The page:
According to Gobankingrates.com, your debt-to-income ratio, or DTI, is one of the many factors that lenders consider when considering whether or not to lend you money. Your debt-to-income ratio (DTI) shows how much debt you have compared to your income. A larger DTI percentage is obtained when debt is combined with lower income, whereas a lower DTI percentage is obtained when debt is combined with higher income. Here’s how to figure out your DTI and how much debt you have in comparison to your income.
What Is A Debt-to-Income Ratio, And What Does It Mean?
The DTI ratio is calculated by dividing your minimum monthly debt payments by your gross monthly income. Financial responsibilities such as loans and monthly payments that are not discretionary, such as entertainment expenses, are referred to as recurring monthly debt.
The following are examples of recurring debt:
- Rent or mortgage payments
- Payments by credit card
- Payments on auto loans
Calculate The Debt-to-Income Ratio For Yourself
Use a debt-to-income ratio calculator or simply add up your minimum recurring debts – the least amount you’re obligated to pay on each creditor each month — to determine your debt-to-income ratio. Then divide it by your gross monthly earnings. The result is your DTI.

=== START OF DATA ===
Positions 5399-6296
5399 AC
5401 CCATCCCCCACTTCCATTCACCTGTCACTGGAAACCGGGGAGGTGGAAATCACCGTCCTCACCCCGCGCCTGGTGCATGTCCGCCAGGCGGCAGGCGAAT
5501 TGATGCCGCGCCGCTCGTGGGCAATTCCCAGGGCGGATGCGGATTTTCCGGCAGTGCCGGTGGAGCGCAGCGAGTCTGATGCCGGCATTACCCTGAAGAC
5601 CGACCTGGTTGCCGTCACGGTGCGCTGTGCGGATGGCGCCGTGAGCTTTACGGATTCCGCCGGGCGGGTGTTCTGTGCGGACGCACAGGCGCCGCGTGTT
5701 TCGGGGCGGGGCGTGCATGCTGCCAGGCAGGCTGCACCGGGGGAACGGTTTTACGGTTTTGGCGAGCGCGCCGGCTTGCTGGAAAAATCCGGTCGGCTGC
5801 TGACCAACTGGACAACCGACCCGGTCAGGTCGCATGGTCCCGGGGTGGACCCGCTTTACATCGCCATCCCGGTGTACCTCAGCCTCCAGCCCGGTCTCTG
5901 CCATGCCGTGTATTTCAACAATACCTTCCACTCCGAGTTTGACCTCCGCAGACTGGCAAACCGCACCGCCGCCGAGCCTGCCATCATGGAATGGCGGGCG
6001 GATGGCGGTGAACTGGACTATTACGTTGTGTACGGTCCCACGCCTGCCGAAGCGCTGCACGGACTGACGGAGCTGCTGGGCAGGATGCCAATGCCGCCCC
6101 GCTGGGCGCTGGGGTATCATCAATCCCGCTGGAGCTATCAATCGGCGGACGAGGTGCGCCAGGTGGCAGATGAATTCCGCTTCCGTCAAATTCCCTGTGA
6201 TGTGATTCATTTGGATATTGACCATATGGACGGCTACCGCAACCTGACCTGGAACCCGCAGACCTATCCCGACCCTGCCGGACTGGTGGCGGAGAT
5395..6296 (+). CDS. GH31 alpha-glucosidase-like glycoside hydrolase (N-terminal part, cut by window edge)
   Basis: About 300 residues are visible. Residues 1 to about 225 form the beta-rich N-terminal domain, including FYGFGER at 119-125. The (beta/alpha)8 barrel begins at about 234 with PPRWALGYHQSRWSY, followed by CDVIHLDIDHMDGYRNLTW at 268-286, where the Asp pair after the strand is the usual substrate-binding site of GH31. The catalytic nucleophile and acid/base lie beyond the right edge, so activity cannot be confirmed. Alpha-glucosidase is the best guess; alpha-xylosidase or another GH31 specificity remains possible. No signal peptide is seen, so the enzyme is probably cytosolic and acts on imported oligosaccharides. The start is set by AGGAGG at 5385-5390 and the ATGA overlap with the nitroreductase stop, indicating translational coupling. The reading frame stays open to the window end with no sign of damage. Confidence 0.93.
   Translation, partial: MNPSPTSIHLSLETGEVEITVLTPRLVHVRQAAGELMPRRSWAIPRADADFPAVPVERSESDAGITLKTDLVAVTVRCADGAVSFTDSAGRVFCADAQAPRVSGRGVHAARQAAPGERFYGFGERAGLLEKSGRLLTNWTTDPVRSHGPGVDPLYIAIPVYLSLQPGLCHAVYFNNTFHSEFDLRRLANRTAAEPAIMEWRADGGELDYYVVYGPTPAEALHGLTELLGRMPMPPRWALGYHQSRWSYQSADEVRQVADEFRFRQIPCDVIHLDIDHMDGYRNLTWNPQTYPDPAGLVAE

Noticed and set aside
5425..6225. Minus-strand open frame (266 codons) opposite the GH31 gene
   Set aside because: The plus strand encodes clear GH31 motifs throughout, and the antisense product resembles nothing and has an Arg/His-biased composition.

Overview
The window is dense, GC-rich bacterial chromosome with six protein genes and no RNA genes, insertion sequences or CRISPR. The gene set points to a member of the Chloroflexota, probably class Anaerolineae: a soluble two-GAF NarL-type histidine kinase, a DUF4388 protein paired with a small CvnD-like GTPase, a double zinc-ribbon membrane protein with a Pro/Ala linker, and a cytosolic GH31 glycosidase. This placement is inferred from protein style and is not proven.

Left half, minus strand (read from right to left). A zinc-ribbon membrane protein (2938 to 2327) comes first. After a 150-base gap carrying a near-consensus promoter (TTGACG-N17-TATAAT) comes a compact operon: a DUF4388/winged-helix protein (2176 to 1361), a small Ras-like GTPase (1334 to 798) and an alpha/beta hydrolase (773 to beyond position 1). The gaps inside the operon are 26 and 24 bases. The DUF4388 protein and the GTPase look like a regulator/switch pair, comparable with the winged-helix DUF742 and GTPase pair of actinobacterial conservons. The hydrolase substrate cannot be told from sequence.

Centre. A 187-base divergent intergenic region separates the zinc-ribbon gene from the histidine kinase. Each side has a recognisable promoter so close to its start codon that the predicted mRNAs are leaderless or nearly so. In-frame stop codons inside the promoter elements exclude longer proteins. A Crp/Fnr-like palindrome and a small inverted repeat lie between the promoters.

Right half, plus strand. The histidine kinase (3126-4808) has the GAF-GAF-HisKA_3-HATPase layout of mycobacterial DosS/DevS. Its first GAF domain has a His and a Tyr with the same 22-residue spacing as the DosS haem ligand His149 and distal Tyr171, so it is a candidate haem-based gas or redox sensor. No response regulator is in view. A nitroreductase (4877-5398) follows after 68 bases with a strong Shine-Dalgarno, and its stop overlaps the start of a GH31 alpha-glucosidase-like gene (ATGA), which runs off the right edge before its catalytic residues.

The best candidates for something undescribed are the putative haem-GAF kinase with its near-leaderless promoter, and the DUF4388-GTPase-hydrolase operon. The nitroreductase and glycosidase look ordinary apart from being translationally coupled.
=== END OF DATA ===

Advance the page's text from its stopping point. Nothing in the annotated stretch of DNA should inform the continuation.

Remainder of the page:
What Does a Good Debt-to-Income Ratio Look Like?
The Department of Housing and Urban Development is the government agency responsible for determining the average debt-to-income ratio and establishing housing loan criteria, including DTI limitations. According to the Consumer Financial Protection Bureau, a DTI of less than 43% is a decent number to aim for because it’s the greatest ratio a borrower may have and still get accepted for a qualifying mortgage. A qualifying mortgage has certain consistent elements that increase the likelihood that you will be able to afford the payments.
Why Is It Important For You To Know Your Debt-to-income Ratio?
Lenders consider your debt-to-income ratio to be a good indicator of your capacity to manage recurrent monthly payments as well as the potential monthly payment on a loan you might be offered. If you plan to take loans, it’s a good idea to understand your DTI and how to lower your debt-to-income ratio.